As you may recall, charges under both the Occupational Health and Safety Act and the Criminal Code of Canada were laid against the company Metron for the death of four workers at a Toronto construction site when they fell from a scaffold that did not use proper fall arrest systems. A fifth worker was seriously injured. Metron was convicted under the Criminal Code provisions that make it a criminal offence to direct a worker to perform a task without taking reasonable steps to prevent bodily harm to a worker. The trial judge fined the company $200,000 plus the Victim Fine Surcharge of 15 percent or $30,000. The Crown appealed and argued that the fine was manifestly unfit…
The cases, R. v. Metron Construction Corporation, and R. v. Swartz, are now posted online and we thought you would be interested in a more in-depth commentary of these two cases.
On Christmas Eve, 2009, four workers fell to their death at a Toronto construction site from a scaffold that did not use proper fall arrest systems. A fifth worker was seriously injured. The result: charges under both the Occupational Health and Safety Act and the Criminal Code of Canada were filed against the individuals and companies involved in the construction project.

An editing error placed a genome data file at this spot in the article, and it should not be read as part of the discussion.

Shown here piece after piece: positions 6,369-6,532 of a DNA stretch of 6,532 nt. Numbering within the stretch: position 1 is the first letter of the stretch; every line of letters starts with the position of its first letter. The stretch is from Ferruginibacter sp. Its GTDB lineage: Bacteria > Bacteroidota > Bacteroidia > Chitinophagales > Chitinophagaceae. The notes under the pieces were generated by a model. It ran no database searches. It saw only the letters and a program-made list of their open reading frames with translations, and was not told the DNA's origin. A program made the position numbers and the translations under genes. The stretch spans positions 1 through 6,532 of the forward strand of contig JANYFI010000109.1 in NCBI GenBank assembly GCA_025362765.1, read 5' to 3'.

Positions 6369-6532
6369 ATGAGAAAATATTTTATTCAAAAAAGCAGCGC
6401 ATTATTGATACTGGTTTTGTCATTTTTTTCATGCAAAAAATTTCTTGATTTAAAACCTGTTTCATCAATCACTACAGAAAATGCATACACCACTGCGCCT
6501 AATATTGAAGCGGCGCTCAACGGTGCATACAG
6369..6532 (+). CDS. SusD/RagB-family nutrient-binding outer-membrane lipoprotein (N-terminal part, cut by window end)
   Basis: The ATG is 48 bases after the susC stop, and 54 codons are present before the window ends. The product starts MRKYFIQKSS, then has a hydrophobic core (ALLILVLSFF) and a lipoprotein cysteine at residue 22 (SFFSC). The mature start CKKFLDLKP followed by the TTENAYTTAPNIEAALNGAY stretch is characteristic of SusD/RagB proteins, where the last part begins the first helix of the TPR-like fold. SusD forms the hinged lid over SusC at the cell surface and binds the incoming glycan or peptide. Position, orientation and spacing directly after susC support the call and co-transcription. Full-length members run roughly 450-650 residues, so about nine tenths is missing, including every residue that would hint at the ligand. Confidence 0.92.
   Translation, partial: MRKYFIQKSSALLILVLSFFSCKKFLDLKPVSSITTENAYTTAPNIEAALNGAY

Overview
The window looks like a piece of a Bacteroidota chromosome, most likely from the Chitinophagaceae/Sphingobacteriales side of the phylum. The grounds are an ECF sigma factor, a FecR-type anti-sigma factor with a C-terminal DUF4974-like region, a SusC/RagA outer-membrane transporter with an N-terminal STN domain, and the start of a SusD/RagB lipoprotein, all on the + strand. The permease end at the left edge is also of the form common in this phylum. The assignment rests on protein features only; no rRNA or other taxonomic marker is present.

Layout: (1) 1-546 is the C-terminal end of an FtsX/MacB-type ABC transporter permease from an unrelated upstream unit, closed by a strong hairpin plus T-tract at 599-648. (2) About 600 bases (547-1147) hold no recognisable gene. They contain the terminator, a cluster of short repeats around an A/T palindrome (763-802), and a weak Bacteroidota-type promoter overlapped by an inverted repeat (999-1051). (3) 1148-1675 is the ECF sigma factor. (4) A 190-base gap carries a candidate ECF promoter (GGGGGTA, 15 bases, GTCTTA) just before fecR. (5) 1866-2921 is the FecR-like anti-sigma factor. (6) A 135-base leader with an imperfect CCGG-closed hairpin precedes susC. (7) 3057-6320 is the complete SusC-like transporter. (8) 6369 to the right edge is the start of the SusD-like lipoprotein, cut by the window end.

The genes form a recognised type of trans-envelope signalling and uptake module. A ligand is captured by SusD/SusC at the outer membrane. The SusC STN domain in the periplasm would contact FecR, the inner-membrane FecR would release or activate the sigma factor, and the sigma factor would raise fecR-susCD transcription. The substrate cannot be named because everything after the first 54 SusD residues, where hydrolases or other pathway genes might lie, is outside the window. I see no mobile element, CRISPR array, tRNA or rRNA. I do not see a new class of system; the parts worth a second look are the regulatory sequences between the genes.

The Toronto Star recently reported that Vadim Kazenelson, 35, of Gormley, Joel Swartz, 51, of Toronto, Benny Saigh, 52 of Toronto, and Metron Construction Corporation have each been charged with criminal negligence causing bodily harm, and four counts of criminal negligence causing death for workplace fatalities. The charges carry…
Last week, I wrote about the incident in which five migrant workers fell 13 storeys when a platform collapsed on Christmas Eve, 2009. Four died instantly, but one survived. This fifth worker, who suffered grave injuries, has now launched a civil suit for damages.
A recent case has tested Bill C-45, the amendment to the Criminal Code that attached criminal responsibility to an organization or corporation for negligence related to health and safety in the workplace, and broadened the range of individuals who are subject to charges under the Code. Since the enactment of Bill C-45 on March 31, 2004, charges have been laid in just four cases, and only one resulted in a conviction. As a result, many are wondering if the enforcement of such provisions is even possible.
Read the full article on Slaw.ca.